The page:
Enclosing Namespace Python

There is just one more namespace we need to be aware of in our Python programs. This particular namespace is a special type of local namespace called the enclosing namespace.

Enclosing namespaces are created specifically when we work with nested functions and just like with the local namespace, will only exist until the function is done executing. Let’s take a look at an example:

global_variable = 'global' def outer_function(): outer_value = "outer" def inner_function(): inner_value = "inner" inner_function() outer_function()

In this program, the following occurs:

  • We define a function called outer_function() and nest another function inside it called inner_function(). To generate a namespace, functions must be executed, so we are calling both of them.
  • Here, The outer_function() serves the role of an enclosing function while inner_function is an enclosed function. By creating this structure, we generate an enclosing namespace - a namespace created by an enclosing function and any number of enclosed functions inside it.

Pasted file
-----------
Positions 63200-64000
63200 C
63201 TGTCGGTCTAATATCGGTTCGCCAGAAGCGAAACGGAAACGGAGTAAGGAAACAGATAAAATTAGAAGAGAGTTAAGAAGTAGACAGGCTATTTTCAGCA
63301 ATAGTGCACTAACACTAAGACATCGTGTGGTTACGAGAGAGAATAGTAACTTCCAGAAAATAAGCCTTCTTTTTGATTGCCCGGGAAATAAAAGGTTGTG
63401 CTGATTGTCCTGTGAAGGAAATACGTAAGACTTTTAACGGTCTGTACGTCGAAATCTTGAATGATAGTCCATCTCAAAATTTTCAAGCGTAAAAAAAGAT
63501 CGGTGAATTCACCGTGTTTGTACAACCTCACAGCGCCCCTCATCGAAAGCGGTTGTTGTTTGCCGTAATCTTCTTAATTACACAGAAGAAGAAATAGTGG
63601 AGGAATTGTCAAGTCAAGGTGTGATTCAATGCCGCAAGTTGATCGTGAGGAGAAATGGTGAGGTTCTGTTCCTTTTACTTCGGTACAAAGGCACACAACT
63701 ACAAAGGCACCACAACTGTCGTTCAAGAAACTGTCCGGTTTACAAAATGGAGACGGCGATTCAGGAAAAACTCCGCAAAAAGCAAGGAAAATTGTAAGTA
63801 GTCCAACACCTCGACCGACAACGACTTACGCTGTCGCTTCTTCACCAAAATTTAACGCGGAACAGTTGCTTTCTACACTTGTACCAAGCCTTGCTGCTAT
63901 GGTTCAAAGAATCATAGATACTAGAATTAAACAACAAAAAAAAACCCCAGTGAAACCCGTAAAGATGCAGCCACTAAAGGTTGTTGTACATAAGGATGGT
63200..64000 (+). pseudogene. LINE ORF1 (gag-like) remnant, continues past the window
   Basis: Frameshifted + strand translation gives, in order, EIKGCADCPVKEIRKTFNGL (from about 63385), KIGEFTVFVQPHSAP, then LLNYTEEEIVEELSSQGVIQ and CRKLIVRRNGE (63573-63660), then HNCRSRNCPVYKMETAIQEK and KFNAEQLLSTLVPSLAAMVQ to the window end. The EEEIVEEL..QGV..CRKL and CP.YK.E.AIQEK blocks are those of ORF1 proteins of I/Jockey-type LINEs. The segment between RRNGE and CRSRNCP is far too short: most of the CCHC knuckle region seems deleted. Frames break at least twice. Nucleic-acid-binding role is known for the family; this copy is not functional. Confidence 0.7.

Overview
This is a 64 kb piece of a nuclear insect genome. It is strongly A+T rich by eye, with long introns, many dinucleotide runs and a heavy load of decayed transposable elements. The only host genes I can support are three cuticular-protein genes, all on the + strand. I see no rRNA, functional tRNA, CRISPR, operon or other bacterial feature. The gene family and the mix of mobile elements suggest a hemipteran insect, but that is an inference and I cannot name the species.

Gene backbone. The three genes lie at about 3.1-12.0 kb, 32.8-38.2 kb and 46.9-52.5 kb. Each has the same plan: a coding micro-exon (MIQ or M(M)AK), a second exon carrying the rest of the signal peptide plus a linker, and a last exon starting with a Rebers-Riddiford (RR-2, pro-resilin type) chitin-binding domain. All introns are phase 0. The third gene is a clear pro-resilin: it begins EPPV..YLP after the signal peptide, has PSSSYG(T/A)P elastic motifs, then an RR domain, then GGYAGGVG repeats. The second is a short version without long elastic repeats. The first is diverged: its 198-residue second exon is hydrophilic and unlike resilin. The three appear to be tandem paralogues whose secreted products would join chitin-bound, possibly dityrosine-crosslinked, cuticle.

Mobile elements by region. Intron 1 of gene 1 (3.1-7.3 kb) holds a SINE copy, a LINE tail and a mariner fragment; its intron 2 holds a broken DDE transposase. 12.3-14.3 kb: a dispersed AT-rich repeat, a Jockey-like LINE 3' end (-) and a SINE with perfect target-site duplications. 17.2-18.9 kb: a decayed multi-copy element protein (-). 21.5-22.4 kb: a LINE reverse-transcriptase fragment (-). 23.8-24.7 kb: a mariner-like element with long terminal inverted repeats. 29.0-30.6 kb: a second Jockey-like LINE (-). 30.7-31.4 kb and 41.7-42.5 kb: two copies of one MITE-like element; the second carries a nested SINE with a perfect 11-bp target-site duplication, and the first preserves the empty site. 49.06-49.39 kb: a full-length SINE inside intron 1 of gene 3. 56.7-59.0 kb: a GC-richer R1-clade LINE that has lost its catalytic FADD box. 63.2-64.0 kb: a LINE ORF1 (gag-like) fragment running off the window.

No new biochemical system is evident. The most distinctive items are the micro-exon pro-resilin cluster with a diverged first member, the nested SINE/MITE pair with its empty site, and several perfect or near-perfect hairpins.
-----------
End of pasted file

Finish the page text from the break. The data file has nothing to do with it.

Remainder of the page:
While Python doesn’t give us any particular function like enclosing() to visualize the namespace, we can use locals() to see when enclosed namespaces are generated. Let’s take a look by modifying our script:

global_variable = 'global' def outer_function(): outer_value = "outer" def inner_function(): inner_value = "inner" inner_function() # Added locals output print(locals()) outer_function()

Would output:

{'outer_value': 'outer', 'inner_function': <function outer_function.<locals>.inner_function at 0x7f46b56bc820>}

Notice the 'inner_function': <function outer_function.<locals>.inner_function shows that our local namespace inside of outer_function() encloses the local namespace of inner_function().

Let’s practice accessing the enclosing namespace in a similar example!



Examine the nested functions in the code editor. Let’s try to examine the enclosing namespace.

At the line that says # Add locals() call below: print the locals() function.

Spot anything significant?

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